- Release the server to production: In this final phase, after we successfully test the farm for several weeks or months, and all errors and issues are resolved, we can provide access to all users in the organization to the new farm.
Designing Active Directory integration
The Active Directory design is very important for a successful Citrix implementation and now in XenApp 6 more than ever because XenApp policies and farm and server settings have been added to Active Directory group policies.
Following is a check list of the basic recommendations:
- Put all XenApp servers in their own AD OUs (Organizational Units), this will help us easily manage servers using Worker Groups.
- If we use dedicated servers for some applications (silos) create an OU for each of them and keep servers organized in their own OUs.
- All XenApp servers must reside in the same domain.
- The server farm needs to be in a single Active Directory forest. If our farm has servers in more than one forest, users cannot log on using UPNs (User Principal Names). UPN logons use the format username@UPN.
XenApp supports Active Directory Federated Services (ADFS) when used with the Citrix web interface. If we provide access to published applications to a business partner, ADFS will provide a great alternative than creating multiple new user accounts on our AD domain.
Building a small test farm
Installing a small test farm is the first step to gain some experience with the product.
We have two options:
- Build a single server test farm: If we want to learn about XenApp 6 or deploying a very small internal farm for a few users, we can install all these components in a single server. The following is a list of steps required to build a single-server small test farm:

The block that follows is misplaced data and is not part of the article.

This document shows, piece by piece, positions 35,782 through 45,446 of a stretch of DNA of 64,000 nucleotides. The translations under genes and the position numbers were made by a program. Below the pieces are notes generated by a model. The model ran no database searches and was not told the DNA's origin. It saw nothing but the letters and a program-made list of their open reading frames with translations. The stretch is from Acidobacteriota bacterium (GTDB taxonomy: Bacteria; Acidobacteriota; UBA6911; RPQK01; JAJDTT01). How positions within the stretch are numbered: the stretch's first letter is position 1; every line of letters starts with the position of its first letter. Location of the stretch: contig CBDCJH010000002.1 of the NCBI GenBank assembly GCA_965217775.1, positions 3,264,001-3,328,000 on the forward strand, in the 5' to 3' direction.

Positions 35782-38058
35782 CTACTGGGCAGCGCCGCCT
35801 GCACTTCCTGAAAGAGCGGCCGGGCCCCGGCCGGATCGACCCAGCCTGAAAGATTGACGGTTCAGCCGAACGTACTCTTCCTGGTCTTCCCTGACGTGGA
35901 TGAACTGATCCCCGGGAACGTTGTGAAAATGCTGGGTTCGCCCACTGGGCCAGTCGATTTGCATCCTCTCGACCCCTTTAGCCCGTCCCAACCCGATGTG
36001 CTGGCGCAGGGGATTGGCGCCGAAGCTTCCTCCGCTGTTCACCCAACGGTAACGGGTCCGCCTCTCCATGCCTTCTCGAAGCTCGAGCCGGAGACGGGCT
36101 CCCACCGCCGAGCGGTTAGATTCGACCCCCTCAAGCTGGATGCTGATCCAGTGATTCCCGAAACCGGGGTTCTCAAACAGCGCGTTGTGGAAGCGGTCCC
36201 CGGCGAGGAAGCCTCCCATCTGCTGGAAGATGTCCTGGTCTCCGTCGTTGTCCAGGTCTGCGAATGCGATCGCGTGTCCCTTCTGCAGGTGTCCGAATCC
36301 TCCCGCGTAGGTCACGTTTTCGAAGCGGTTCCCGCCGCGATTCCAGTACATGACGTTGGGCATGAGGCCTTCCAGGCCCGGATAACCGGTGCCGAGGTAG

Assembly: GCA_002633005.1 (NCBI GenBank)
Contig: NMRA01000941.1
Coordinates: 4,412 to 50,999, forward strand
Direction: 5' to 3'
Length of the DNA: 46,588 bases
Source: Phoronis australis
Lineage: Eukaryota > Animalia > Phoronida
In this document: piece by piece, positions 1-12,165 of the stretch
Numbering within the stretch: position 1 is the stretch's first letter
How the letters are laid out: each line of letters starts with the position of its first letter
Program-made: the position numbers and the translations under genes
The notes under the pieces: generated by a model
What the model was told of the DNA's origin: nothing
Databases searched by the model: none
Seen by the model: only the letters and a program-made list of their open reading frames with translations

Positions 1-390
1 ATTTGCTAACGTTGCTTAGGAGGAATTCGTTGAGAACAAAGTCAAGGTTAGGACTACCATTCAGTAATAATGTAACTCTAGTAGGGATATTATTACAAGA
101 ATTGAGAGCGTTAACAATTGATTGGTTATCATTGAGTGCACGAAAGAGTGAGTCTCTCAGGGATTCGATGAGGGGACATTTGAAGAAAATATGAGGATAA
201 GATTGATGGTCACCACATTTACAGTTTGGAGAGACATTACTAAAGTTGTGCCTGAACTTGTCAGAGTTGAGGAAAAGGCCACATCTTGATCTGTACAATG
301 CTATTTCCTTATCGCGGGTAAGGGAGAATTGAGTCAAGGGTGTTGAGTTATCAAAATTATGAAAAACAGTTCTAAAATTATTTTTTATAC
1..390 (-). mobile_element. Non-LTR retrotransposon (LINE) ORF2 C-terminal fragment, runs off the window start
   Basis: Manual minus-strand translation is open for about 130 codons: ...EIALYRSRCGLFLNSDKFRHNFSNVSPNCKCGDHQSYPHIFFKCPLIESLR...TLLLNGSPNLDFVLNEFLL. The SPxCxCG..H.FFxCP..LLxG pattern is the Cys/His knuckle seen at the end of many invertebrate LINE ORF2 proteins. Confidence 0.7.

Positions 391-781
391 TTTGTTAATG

- Install Windows Server 2008 R2 on the server.
- Join the server to the Active Directory domain. Although we can run XenApp on a workgroup, I don't recommend it.
- Configure Windows components such as Windows Firewall and IE ESC (Enhanced Security Configuration).
- Install and configure these components on the server: Web Interface, License Server, and XenApp.
- When XenApp setup asks about the database, we need to choose New Database. This option will install SQL Server 2008 Express Edition on the same server.
- After the setup is completed and the server is rebooted, we need to download and install a XenApp Evaluation license from www.citrix.com.
- Optionally, we can setup Remote Desktop licenses. This step is not required if we are going to use this test environment for less than 120 days.
- Build a multiple-server test farm: If we are planning a pilot farm for a medium or large company, we would probably want to build a few XenApp servers, usually a separate web interface server (or two if we want some redundancy), and install the License server on one of the web interface servers. Also, we probably want to use a separate SQL Server.
William wants to test basic features of XenApp 6. Later, he can add more infrastructure servers for other roles or increase redundancy.
The following diagram shows a graphic of the components of a small Citrix farm:
There are three roles he will use in the test farm: Citrix XenApp, Citrix Web Interface, and Citrix License Server.
William will use two servers with two CPUs (Quad Core) with 8 GB RAM and at least two hard drives with RAID 1 for XenApp testing servers.
Both Citrix License Service and Citrix Web Interface Server are not intensive services so he decides to put both together in the same server. He will use a single processor server with 2 GB of RAM.
Because Brick Unit Construction had one existing SQL Server 2008 dedicated server, William will create the Citrix data store on it.
This is the new proposed architecture of infrastructure servers at Brick Unit Construction: